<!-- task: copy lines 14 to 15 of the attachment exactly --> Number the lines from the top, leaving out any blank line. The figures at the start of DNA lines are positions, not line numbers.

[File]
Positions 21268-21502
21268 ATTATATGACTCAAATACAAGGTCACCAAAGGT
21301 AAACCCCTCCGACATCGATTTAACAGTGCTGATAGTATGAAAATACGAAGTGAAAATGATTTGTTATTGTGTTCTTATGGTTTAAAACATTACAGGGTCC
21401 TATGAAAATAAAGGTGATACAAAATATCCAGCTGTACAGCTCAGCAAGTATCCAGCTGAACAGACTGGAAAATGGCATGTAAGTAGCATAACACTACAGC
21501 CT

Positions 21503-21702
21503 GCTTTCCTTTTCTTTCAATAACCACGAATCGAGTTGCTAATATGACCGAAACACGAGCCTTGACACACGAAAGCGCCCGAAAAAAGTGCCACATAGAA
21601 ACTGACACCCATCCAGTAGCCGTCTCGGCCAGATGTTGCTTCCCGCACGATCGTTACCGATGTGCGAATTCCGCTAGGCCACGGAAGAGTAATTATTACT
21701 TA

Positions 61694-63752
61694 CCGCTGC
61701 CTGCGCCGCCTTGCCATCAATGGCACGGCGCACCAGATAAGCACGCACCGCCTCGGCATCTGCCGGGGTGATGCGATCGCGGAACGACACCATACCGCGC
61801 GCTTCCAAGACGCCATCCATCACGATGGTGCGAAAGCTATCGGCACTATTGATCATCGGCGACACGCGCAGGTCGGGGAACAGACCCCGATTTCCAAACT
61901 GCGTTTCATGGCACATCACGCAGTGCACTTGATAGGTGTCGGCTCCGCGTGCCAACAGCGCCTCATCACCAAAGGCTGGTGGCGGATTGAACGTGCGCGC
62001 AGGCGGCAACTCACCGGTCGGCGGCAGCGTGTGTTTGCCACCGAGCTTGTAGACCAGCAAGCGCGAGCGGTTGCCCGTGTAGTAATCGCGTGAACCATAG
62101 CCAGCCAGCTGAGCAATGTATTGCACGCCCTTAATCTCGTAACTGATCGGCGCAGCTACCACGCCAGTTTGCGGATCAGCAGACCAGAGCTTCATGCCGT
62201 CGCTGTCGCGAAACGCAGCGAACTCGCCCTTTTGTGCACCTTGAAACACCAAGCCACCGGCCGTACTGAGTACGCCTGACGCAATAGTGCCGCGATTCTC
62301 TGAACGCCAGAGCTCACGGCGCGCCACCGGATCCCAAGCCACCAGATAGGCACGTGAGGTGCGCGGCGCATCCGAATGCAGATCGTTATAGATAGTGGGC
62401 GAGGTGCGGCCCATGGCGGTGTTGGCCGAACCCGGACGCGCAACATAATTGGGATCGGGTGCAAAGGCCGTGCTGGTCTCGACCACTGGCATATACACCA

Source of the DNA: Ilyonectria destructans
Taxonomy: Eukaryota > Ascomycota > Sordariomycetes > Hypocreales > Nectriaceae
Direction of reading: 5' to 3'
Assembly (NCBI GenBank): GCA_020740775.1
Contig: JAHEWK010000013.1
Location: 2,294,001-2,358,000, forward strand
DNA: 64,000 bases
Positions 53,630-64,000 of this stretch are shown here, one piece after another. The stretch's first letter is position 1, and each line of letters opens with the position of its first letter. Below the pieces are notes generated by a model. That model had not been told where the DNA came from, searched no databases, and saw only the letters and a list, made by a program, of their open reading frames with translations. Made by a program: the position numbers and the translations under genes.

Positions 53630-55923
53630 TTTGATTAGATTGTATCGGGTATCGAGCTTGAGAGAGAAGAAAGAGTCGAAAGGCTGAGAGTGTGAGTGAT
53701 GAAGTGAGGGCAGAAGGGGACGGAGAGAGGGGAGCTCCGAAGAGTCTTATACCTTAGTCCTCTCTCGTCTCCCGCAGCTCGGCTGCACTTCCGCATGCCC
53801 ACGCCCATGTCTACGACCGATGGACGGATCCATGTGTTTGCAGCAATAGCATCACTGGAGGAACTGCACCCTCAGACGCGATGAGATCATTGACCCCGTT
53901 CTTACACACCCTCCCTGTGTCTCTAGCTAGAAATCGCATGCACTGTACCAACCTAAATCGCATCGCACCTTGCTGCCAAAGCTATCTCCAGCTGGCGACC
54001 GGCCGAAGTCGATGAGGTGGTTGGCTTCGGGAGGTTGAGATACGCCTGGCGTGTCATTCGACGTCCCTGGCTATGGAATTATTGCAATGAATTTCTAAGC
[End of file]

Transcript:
61901 GCGTTTCATGGCACATCACGCAGTGCACTTGATAGGTGTCGGCTCCGCGTGCCAACAGCGCCTCATCACCAAAGGCTGGTGGCGGATTGAACGTGCGCGC
62001 AGGCGGCAACTCACCGGTCGGCGGCAGCGTGTGTTTGCCACCGAGCTTGTAGACCAGCAAGCGCGAGCGGTTGCCCGTGTAGTAATCGCGTGAACCATAG